Translate

Monday, September 11, 2017

Elgar's Biblical Names Cipher




What’s in a name? that which we call a rose
By any other name would smell as sweet.

Two of the Enigma Variations stand out from the rest because Edward Elgar gave them distinctly biblical names. The first is Variation VI with the subtitle Ysobel, a derivation from the Hebrew name Elishiba which means “God’s oath.” The second is Variation IX known by the venerable subtitle Nimrod, a figure described in the book of Genesis as “a mighty hunter before the Lord.” The similarities between these two movements go deeper than the scriptural origins of their subtitles. Both of these biblical subtitles are exactly six letters in length. In addition to having scriptural subtitles with an equal complement of letters, the Roman numerals assigned to Variations VI and IX represent the numbers six (6) and nine (9). These two glyphs are mirror inversions of one another. The multilayered parallels between Variations VI and IX strongly suggest Elgar was engaged in one of his favorite pastimes: Cryptography.
The unusual choice of scriptural names for Variations VI and IX is not random. On closer inspection, it turns out to be a simple acrostic phonetic cipher.  The idea of an acrostic is subtly suggested by the opening motive of Variation VI which Elgar described “an ‘exercise’ for crossing the strings...” The first letters of Ysobel and Nimrod are Y and N. When paired together, these two letters (YN) produce the phonetic equivalent of Ein. This reading is made possible when the y is pronounced as a long i such as in the word try. The acknowledgment of a phonetic version of Ein is significant because it s the first word in the covert Theme’s title, Ein feste Burg. It is not an incidental coincidence that the first three letters of the Theme’s title (Enigma) may be rearranged to spell Ein. The Teutonic genesis of the covert Theme is plainly suggested by the recognition that Elgar directed his only German friend portrayed in the Variations to write the subtitle Enigma above the Theme.
Elgar’s use of other acrostic ciphers in the Enigma Variations amply justifies a phonetic reading of the initials YN for Variations VI and IX as Ein. In the opening measure of the Enigma Theme, the first letters of the performance directions comprise an acrostic anagram for EE’s PSALM. This is a remarkable decryption because the title of the covert Theme originates from Psalm 46. The solution to Variation XIII’s enigmatic subtitle (***) is cleverly encoded by an acrostic anagram from the initials of the adjacent movement’s subtitles for Variations XII (B.G.N.) and XIV (E.D.U. and Finale). The solution letters E. F. B. are the initials for the covert Theme’s title, Ein feste Burg. It is highly probable there other acrostic anagram ciphers have yet to be discovered in the Enigma Variations’ full score.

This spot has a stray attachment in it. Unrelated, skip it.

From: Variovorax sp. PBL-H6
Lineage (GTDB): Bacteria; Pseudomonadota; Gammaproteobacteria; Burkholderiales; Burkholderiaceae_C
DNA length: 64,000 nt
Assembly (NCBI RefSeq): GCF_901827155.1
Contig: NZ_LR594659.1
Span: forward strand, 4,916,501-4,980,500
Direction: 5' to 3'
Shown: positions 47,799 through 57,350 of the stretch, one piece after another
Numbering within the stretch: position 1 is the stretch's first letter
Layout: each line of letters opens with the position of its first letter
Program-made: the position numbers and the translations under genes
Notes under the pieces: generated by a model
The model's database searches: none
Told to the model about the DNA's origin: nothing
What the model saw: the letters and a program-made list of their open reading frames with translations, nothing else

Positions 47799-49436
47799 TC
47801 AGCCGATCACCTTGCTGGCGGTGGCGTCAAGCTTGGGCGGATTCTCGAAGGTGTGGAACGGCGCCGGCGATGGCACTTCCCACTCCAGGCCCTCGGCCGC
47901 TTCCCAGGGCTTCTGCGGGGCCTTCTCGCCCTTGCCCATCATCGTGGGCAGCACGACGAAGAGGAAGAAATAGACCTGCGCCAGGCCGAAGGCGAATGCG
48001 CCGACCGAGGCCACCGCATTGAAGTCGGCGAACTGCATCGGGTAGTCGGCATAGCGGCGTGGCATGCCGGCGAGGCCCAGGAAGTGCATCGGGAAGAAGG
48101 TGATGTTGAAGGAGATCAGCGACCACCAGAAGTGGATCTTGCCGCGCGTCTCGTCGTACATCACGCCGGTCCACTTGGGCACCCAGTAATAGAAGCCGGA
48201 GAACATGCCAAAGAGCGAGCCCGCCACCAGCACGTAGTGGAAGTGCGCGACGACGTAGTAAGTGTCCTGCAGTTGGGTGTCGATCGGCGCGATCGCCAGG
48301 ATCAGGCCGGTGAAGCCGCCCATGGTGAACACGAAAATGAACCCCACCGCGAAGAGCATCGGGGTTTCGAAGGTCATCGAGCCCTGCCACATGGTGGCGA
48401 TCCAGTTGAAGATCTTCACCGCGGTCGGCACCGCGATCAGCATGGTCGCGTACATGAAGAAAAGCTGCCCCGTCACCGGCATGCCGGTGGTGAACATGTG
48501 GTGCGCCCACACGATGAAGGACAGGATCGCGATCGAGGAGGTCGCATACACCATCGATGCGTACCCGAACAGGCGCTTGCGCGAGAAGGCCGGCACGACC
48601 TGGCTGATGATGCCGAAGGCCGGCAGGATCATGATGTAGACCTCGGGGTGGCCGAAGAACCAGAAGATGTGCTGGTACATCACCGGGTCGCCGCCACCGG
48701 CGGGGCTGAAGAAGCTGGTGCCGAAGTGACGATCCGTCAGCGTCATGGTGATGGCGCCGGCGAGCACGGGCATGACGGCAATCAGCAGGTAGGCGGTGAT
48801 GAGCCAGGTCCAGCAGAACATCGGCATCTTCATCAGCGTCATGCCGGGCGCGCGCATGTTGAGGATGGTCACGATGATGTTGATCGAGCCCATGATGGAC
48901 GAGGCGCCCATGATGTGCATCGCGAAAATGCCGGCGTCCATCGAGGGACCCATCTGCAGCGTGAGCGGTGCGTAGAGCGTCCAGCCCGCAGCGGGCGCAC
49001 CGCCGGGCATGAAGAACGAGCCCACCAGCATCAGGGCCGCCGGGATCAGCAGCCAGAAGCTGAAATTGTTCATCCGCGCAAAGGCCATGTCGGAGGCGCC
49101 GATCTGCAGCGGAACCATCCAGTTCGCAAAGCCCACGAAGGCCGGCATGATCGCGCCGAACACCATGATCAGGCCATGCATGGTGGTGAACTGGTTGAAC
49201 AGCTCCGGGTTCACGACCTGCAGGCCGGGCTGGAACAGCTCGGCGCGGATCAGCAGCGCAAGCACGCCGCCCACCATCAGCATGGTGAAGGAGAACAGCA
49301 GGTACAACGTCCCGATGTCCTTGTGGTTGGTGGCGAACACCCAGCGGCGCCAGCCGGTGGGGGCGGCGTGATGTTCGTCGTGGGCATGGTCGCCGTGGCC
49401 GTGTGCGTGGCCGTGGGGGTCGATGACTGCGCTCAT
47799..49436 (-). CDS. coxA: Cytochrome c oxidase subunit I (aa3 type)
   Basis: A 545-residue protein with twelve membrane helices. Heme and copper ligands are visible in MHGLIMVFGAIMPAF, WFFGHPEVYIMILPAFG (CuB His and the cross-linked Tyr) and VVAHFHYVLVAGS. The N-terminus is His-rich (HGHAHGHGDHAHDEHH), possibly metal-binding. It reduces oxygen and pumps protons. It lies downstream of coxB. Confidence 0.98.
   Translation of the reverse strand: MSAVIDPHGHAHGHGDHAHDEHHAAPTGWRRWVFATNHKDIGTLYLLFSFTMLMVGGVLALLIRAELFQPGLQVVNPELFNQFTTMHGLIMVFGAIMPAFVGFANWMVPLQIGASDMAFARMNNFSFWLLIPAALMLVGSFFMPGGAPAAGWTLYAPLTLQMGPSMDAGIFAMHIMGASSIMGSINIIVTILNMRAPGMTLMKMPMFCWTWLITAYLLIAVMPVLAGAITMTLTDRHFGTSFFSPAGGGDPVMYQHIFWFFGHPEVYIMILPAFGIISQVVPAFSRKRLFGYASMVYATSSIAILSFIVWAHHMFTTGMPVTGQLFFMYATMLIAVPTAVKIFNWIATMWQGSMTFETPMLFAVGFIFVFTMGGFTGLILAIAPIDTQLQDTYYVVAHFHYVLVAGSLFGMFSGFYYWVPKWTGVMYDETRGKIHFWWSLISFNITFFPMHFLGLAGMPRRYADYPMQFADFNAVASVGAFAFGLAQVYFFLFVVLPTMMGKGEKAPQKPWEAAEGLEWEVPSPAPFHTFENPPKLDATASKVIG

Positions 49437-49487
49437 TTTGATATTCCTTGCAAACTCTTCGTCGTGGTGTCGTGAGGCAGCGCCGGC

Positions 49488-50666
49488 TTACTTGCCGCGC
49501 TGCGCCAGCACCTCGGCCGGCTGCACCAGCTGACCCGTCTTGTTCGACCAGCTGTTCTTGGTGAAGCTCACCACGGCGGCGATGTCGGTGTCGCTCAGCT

Another plausible phonetic interpolation of the letters YN is wine. This reading is feasible when the Y is stated as the letter followed by the sound of N. Wine is a subject closely associated with Jesus, the secret friend portrayed in Variation XIII. At the outset of his public ministry, Jesus famously turned water into wine during the marriage at Cana. On the eve of crucifixion, he celebrated the Last Supper with his disciples which provides the scriptural foundation for the Eucharist. The liquid emblem of Christ’s sacrifice at Calvary symbolically flowed at both the beginning and the end of his earthly mission to impart the Gospel of God’s love, forgiveness, and reconciliation with humanity. Elgar was a Roman Catholic who dedicated the majority of his major works to God with the Jesuit motto Ad majorem Dei gloriam.
It has been shown that the phonetic descriptions of the Biblical Names Acrostic Cipher provide illuminating clues regarding the covert Theme to the Enigma Variations as well as the secret friend’s identity in Variation XIII. The construction of this cryptogram as an acrostic is not unique within the Enigma Variations as demonstrated by the Enigma Psalms and Letter Cluster ciphers. Elgar’s use of cryptography and Christian symbolism in the Enigma Variations is far more sophisticated and extensive than popularly believed by secular scholars. To learn more about the secrets behind one of Elgar’s most celebrated symphonic achievements, read my free eBook Elgar’s Enigmas Exposed.

No comments:

About Mr. Padgett

My photo
Mr. Padgett studied violin with Michael Rosenker (a student of Leopold Auer), and Rosenker’s pupil, Owen Dunsford. Mr. Padgett studied piano with Sally Magee (a student of Emanuel Bay), and Blanca Uribe, a student of Rosina Lhévinne. He attended the Stevenson School in Pebble Beach, California, and Vassar College in Poughkeepsie, New York, where he graduated Phi Beta Kappa with a degree in psychology. At Vassar he studied music theory and composition with Richard Wilson. Mr. Padgett has performed for Joseph Silverstein, Van Cliburn, Arnold Schwarzenegger, Maria Shriver, Steve Jobs, Prince Charles, Lady Camilla, Marcia Davenport, William F. Buckley, Jr., and other prominent public figures. His original compositions have been performed by the Monterey Symphony, at the Bohemian Grove, the Bohemian Club, and other private and public venues. In 2008 Mr. Padgett won the Max Bragado-Darman Fanfare Competition with his entry "Fanfare for the Eagles." It was premiered by the Monterey Symphony under Maestro Bragado in May 2008. A member of the Elgar Society, Mr. Padgett is married with five children.